Production of Antidiabetic Lignans in Flax Cell Cultures.


Lignans are a group of polyphenols that mimic endogenous estrogen in a structural context. Clear evidence was provided by animal studies and preclinical models that phytoestrogens could have antidiabetic activity in both estrogen-dependent and estrogen-independent pathways. A number of studies, including epidemiological studies and clinical studies conducted in different populations, link lignans, diabetes prevention, and management. Several lignans have been reported as potent antidiabetic compounds, in particular, secoisolariciresinol diglucoside (SDG), the major antidiabetic lignan from flax seeds. SDG have to be converted by the human intestinal microbiota into the bioactive mammalian lignans enterodiol and enterolactone. Most of the published research indicate that SDG may have a great potential to reduce type 1 diabetes mellitus incidence and to delay the development of type 2 diabetes mellitus in humans. Flax (Linum usitatissimum L.) cell cultures can provide an attractive and sustainable resource for the production and extraction of antidiabetic lignans. The advantage of using cell cultures as opposed to whole plants is that they can be used independently of climatic or seasonal considerations. This ensures more reproducible production of economically important bioactive extracts. This chapter provides an overview of the biotechnological approaches to the production of antidiabetic lignans in flax cell cultures.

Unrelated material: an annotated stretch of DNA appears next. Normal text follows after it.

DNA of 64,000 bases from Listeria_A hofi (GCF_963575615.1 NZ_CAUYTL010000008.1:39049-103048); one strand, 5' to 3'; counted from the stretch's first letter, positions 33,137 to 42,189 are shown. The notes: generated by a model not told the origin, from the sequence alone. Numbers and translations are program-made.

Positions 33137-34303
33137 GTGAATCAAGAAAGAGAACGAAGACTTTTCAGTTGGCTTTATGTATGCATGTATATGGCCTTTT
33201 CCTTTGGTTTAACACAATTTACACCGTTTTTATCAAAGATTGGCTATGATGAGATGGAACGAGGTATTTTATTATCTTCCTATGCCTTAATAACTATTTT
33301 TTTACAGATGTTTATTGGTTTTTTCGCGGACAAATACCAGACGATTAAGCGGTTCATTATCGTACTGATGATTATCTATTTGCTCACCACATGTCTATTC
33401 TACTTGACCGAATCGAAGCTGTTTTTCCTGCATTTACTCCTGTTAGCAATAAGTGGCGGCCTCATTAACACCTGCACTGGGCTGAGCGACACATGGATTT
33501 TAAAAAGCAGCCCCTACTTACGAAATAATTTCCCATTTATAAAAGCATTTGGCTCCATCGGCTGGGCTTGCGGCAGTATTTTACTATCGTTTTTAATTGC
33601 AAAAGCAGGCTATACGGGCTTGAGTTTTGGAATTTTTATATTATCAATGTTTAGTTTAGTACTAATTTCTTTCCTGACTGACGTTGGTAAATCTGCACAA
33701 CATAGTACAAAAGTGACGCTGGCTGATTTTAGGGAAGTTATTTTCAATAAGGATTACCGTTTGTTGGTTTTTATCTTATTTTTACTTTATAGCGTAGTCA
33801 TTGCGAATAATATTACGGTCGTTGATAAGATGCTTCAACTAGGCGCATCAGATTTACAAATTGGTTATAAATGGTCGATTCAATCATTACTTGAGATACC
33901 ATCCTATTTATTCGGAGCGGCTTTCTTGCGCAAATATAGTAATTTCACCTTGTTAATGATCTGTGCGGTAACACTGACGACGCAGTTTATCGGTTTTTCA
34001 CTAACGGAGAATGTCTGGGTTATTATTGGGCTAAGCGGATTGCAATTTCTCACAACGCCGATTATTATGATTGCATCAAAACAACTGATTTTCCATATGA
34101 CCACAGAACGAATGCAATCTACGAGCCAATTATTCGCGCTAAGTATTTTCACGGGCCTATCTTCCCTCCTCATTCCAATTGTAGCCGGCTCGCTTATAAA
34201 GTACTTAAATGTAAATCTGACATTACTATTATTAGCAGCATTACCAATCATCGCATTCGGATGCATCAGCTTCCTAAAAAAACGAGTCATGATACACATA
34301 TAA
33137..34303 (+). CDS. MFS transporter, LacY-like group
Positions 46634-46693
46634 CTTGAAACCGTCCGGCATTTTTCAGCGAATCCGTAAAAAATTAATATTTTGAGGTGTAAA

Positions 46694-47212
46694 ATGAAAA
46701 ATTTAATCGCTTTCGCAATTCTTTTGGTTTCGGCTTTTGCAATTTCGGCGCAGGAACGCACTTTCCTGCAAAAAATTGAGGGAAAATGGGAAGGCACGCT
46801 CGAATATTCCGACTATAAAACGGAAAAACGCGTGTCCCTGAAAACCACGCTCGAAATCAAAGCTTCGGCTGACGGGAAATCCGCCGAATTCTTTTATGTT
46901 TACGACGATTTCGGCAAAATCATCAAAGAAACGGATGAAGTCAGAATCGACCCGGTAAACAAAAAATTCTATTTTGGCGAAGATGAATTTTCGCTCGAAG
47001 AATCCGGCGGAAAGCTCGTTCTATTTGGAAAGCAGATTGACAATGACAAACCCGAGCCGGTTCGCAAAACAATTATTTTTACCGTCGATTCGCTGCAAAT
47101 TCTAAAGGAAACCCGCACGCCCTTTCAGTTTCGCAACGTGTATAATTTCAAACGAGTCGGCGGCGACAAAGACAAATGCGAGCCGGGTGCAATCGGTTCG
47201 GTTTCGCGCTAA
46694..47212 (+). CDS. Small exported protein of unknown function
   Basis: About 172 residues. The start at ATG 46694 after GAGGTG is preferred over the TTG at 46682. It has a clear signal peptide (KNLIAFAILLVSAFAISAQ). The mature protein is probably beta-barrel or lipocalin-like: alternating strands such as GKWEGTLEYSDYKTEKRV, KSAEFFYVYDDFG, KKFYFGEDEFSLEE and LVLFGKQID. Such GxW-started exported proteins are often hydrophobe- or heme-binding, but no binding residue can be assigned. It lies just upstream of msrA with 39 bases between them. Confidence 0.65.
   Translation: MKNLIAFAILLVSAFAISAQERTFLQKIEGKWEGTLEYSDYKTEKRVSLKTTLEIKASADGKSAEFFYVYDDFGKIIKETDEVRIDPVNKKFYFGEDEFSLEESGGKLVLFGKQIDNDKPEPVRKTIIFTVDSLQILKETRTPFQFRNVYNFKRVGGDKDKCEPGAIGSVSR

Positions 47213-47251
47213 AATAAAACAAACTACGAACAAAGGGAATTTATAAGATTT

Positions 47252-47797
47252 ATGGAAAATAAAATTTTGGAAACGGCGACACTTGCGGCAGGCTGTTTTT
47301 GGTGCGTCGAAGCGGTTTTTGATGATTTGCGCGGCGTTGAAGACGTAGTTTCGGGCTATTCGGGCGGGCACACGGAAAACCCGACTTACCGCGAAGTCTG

Callus, Cell suspension, Diabetes, Elicitation, Linum usitatissimum L., secoisolariciresinol diglucoside, SDG


Markulin, L., Drouet, S., Garros, L., Anjunm, S., Tungmunnithum, D., Abbasi, B.H., Arroo, R.R.J., Lainé, E., Addi, M., Hano, C. (2021) Production of Antidiabetic Lignans in Flax Cell Cultures. In: Gantait, S., Verma, S.K., Sharangi A.B. (eds.) Biotechnology of Anti-diabetic Medicinal Plants. Singapore: Springer.


Research Institute

Leicester Institute for Pharmaceutical Innovation - From Molecules to Practice (LIPI)